How To Use This Site




How To Use This Site


This blog was updated on a daily basis for about two years, with those daily entries ceasing on December 31, 2013. The blog is still active, however, and we hope that people stopping in, who find something lacking, will add to the daily entries.

The blog still receives new posts as well, but now it receives them on items of Wyoming history. That has always been a feature of the blog, but Wyoming's history is rich and there are many items that are not fully covered here, if covered at all. Over time, we hope to remedy that.

You can obtain an entire month's listings by hitting on the appropriate month below, or an individual day by hitting on that calendar date.

We hope you enjoy this site.

Sunday, December 15, 2013

Sidebar: The Vietnam War In Wyoming

Just below I posted an item on the Vietnam War, and reconsidering it in context.  Indeed, enough time has passed now that the war can probably properly be put in context, which would, in my view, require pretty much tossing out all the existing histories and starting afresh.  Not that this is that unusual.  I've long thought that no accurate history of an event can be written until at least 40 or 50 years have passed since it occurred.  the Vietnam War ended 40 years ago for the United States, and a little under that for North and South Vietnam.



What did this controversial war mean for Wyoming? 

It's easy to think that it wasn't an event that impacted us in any special way, but every world event impacts a region in its own unique way. the Vietnam War is not an exception.

In many people's recollections, the Vietnam War at home is remembered in terms of civil protest.  This isn't really the case for Wyoming.  Volunteer rates for the service in Wyoming were remarkably high, keeping a tradition in Wyoming that goes back to statehood and which continues on today.  Even for wars where public enthusiasm was high country wide, such as World War Two, volunteering for service occurred at a higher rate in Wyoming than elsewhere.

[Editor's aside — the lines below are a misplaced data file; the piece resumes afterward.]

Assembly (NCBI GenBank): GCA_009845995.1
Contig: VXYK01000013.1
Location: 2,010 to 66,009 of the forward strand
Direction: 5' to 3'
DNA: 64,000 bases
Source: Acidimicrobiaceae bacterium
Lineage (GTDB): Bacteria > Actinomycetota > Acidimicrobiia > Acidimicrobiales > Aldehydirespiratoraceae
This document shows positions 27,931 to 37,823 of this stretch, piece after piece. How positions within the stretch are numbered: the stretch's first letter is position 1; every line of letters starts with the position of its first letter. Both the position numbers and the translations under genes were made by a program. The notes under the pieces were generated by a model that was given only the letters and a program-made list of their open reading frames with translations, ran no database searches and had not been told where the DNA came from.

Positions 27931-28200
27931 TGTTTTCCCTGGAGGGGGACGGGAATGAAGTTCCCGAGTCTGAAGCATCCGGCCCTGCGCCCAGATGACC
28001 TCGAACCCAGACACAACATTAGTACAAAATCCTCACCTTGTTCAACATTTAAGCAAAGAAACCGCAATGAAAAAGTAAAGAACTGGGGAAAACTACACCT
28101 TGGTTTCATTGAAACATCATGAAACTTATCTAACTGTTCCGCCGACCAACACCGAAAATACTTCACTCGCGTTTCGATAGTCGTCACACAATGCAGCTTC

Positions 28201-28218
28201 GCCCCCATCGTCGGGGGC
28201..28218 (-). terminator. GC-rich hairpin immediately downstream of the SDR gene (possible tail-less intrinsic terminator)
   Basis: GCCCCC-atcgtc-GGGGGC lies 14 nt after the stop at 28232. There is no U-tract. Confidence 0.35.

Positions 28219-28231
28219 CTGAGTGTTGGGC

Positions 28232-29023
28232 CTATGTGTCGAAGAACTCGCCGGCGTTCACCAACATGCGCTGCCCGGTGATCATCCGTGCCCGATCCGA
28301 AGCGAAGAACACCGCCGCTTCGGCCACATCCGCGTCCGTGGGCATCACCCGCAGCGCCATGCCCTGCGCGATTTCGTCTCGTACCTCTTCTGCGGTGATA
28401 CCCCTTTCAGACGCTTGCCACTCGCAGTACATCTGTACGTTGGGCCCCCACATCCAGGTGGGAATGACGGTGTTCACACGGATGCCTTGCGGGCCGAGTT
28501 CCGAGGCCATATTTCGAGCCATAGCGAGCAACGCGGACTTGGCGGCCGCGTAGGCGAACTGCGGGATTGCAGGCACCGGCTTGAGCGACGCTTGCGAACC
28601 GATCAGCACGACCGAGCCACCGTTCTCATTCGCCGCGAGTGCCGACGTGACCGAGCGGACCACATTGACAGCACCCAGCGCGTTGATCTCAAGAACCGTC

This doesn't mean, however, that everyone in Wyoming was uniformly for the war.  Indeed, I can recall the house of a friend of mine where the parents had put up an antiwar poster on their front door, in a very suburban neighborhood, but that was very much an exception to the rule.  For the most part, Wyomingites support the war, if not always enthusiastically.  This too was the case with Wyoming's representation in Washington, which supported the war throughout its course.

Wyoming actually contributed to the war effort in a bit of a unique, if somewhat hidden and now mostly forgotten manner.  The Wyoming Air National Guard's 187th Aeromedical Transport Squadron flew missions in and out of Vietnam in support of the war.  The widely held belief that Guardsmen and Reservists didn't serve in the war is in error, and it is particularly in error in regards to the Air National Guard, which saw short deployments and missions of this type.  The Wyoming Army National Guard, however, like most (but not all) Army National Guard units was not called up during the war.  It was over capacity during the war, like all Guard units, which did in part reflect a desire by some of its members to fulfill an anticipated military service requirement which was unlikely to send them overseas.  In sharp contrast to this, however, following the war every Wyoming Army National Guard unit would have a very high percentage of Vietnam War combat veterans.

Wyoming's Vietnam veterans did well in Wyoming following the war, figuring as significant figures in every walk of life.  The war did change Wyoming in subtle ways, but they were subtle indeed.  Never a state that opposed the war, the influence the general atmosphere had on the state's youth never deterred them from volunteering for military service at any point, but it did make such things as mandatory high school Junior ROTC sufficiently unpopular that Natrona County High School, which had that requirement throughout its history, abolished it just after the war.  By and large, however, the view of Wyoming to the war was cautious, but cautious support.

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